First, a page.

History Of Toothpaste

History Of Toothpaste

Until after 1945, toothpastes contained soap. After that time, soap was replaced by other ingredients to make the paste into a smooth paste or emulsion – such as sodium lauryl sulphate, a common ingredient in present-day toothpaste.

Here are our top ten reasons you should not use anything containing SLS.

  1.  It is a known skin irritant. When cosmetic companies need to test the healing properties of a lotion, they need toirritate the skin first. What do they use to do this? SLS, of course. If you have dandruff, dermatitis, canker sores, or other irritated tissues or skin, it could be due to SLS.
  2. It pollutes our groundwater. It is toxic to fish and other aquatic animals and has the potential for bioaccumulation (meaning it accumulates in the bodies of the fish.) It also is undetected in many municipal water filters, getting into the tap water that you drink.
  3. It is actually a pesticide and herbicide. It is commonly used to kill plants and insects. Makers of SLS recently petitioned to have SLS listed as an approved pesticide for organic farming. The application was denied because of its polluting properties and environmental damage.
  4. It emits toxic fumes when heated. Toxic Sodium Oxides and Sulfur Oxides are released when SLS is heated. Makes a hot shower with an SLS shampoo seem not quite as nice…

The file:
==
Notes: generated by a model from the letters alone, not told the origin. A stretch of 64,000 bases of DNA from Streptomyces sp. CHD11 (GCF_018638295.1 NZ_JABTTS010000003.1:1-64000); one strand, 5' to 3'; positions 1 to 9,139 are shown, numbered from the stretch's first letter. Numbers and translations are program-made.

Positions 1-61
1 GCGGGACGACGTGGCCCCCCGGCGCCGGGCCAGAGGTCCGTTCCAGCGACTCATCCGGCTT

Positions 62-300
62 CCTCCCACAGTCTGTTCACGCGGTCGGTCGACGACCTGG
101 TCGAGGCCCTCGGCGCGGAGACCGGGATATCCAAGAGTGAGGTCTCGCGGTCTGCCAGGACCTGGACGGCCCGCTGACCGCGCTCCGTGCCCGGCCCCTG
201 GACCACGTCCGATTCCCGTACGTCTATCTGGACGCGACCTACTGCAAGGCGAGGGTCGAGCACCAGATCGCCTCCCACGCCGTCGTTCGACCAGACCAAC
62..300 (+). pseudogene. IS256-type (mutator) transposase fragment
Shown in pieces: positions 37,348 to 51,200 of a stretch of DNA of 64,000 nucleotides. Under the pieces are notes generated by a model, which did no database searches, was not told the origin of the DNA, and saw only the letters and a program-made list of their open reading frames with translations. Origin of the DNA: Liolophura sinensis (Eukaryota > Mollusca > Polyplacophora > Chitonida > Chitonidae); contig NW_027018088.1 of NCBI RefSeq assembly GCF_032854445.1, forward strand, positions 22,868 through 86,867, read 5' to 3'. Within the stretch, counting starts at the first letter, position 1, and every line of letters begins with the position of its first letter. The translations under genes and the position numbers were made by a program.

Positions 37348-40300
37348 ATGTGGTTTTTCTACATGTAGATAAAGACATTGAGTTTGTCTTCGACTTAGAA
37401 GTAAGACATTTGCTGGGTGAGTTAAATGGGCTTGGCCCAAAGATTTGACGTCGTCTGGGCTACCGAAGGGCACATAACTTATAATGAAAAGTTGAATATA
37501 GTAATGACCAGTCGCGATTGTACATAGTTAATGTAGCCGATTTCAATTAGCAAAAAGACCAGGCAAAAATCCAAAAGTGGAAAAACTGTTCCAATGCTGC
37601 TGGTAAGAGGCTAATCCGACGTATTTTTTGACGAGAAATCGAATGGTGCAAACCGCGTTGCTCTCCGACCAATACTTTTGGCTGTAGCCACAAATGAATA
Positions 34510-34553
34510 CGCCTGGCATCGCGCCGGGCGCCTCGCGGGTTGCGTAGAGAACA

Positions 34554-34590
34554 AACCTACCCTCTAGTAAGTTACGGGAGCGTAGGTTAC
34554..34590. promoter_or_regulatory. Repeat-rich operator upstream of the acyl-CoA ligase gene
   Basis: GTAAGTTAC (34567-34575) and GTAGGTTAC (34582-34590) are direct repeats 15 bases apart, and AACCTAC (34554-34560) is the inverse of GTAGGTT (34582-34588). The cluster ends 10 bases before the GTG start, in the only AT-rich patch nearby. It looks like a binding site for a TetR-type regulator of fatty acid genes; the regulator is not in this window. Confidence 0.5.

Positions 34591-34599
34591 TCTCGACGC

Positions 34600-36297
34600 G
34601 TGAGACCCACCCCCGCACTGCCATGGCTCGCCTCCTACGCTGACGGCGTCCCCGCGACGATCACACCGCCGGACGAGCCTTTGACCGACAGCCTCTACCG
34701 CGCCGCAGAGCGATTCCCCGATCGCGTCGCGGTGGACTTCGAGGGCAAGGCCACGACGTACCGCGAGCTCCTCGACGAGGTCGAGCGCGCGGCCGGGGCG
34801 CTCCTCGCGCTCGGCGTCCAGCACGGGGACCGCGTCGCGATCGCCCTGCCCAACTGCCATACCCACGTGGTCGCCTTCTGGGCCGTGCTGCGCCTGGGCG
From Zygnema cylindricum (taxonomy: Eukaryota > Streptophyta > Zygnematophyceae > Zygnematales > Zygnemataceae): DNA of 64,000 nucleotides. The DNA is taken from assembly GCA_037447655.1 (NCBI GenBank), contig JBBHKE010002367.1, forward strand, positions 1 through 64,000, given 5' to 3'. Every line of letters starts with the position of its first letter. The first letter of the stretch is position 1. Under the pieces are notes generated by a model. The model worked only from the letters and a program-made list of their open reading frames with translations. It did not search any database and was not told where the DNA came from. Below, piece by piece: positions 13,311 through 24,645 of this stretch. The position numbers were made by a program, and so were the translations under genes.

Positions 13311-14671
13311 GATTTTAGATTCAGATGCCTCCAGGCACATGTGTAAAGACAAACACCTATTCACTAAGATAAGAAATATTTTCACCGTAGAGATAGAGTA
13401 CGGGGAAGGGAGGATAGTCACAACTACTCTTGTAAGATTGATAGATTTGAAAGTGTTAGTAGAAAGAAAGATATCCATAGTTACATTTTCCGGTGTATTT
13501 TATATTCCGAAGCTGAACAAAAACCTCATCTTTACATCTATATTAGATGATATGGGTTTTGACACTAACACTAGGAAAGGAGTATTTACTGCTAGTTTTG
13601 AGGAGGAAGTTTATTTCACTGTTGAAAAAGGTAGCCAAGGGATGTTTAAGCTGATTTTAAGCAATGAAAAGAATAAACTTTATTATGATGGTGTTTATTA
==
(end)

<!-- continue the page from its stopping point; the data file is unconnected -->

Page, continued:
5. It has corrosive properties. According to the American College of Toxicity, this includes corrosion of the fats and protiens that make up skin and muscle. SLS can be found in garage floor cleanrs, engine degreasers, and car wash soaps.

Learn More: SmartKlean

So in other words they took the soap out and replaced it with poison, sound familiar!?!

The development of toothpastes in more modern times started in the 1800s. Early versions contained soap and in the 1850s chalk was included. Betel nut was included in toothpaste in England in the 1800s, and in the 1860s a home encyclopedia described a home-made toothpaste that used ground charcoal.

Prior to the 1850s, ‘toothpastes’ were usually powders. During the 1850s, a new soap toothpaste in a jar called a Crème Dentifrice was developed and in 1873 Colgate started the mass production of toothpaste in jars. Colgate introduced its toothpaste in a tube similar to modern-day toothpaste tubes in the 1890s.

Sources: Colgate

Brush Your Teeth With Soap

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